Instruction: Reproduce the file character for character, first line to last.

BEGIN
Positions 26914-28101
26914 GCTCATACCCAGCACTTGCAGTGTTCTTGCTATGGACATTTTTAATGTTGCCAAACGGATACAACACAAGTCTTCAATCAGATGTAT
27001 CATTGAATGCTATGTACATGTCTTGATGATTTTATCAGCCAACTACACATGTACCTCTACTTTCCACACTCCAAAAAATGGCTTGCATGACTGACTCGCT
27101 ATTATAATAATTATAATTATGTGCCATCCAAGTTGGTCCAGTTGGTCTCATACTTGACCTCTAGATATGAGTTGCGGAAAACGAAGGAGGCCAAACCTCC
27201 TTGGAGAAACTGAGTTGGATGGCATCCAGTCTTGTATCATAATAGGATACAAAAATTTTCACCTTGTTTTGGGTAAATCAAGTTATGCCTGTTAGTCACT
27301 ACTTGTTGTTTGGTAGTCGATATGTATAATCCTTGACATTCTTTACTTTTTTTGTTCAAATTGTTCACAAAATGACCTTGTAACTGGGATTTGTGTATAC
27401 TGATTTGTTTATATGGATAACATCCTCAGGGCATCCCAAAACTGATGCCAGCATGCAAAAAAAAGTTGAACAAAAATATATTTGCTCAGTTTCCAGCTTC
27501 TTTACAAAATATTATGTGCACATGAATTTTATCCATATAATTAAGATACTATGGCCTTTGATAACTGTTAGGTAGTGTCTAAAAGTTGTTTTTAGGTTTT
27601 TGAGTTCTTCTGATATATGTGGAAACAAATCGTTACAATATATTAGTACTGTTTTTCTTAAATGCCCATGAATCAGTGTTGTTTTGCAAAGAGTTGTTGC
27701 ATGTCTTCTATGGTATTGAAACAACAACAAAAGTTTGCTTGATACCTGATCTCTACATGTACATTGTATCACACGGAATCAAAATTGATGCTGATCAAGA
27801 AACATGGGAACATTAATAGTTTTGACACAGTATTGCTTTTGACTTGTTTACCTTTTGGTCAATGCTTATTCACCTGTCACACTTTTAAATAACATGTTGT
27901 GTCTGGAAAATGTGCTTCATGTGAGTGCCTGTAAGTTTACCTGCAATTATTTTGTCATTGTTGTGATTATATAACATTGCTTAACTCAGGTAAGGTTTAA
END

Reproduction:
Positions 26914-28101
26914 GCTCATACCCAGCACTTGCAGTGTTCTTGCTATGGACATTTTTAATGTTGCCAAACGGATACAACACAAGTCTTCAATCAGATGTAT
27001 CATTGAATGCTATGTACATGTCTTGATGATTTTATCAGCCAACTACACATGTACCTCTACTTTCCACACTCCAAAAAATGGCTTGCATGACTGACTCGCT
27101 ATTATAATAATTATAATTATGTGCCATCCAAGTTGGTCCAGTTGGTCTCATACTTGACCTCTAGATATGAGTTGCGGAAAACGAAGGAGGCCAAACCTCC
27201 TTGGAGAAACTGAGTTGGATGGCATCCAGTCTTGTATCATAATAGGATACAAAAATTTTCACCTTGTTTTGGGTAAATCAAGTTATGCCTGTTAGTCACT
27301 ACTTGTTGTTTGGTAGTCGATATGTATAATCCTTGACATTCTTTACTTTTTTTGTTCAAATTGTTCACAAAATGACCTTGTAACTGGGATTTGTGTATAC
27401 TGATTTGTTTATATGGATAACATCCTCAGGGCATCCCAAAACTGATGCCAGCATGCAAAAAAAAGTTGAACAAAAATATATTTGCTCAGTTTCCAGCTTC
27501 TTTACAAAATATTATGTGCACATGAATTTTATCCATATAATTAAGATACTATGGCCTTTGATAACTGTTAGGTAGTGTCTAAAAGTTGTTTTTAGGTTTT
27601 TGAGTTCTTCTGATATATGTGGAAACAAATCGTTACAATATATTAGTACTGTTTTTCTTAAATGCCCATGAATCAGTGTTGTTTTGCAAAGAGTTGTTGC
27701 ATGTCTTCTATGGTATTGAAACAACAACAAAAGTTTGCTTGATACCTGATCTCTACATGTACATTGTATCACACGGAATCAAAATTGATGCTGATCAAGA
27801 AACATGGGAACATTAATAGTTTTGACACAGTATTGCTTTTGACTTGTTTACCTTTTGGTCAATGCTTATTCACCTGTCACACTTTTAAATAACATGTTGT
27901 GTCTGGAAAATGTGCTTCATGTGAGTGCCTGTAAGTTTACCTGCAATTATTTTGTCATTGTTGTGATTATATAACATTGCTTAACTCAGGTAAGGTTTAA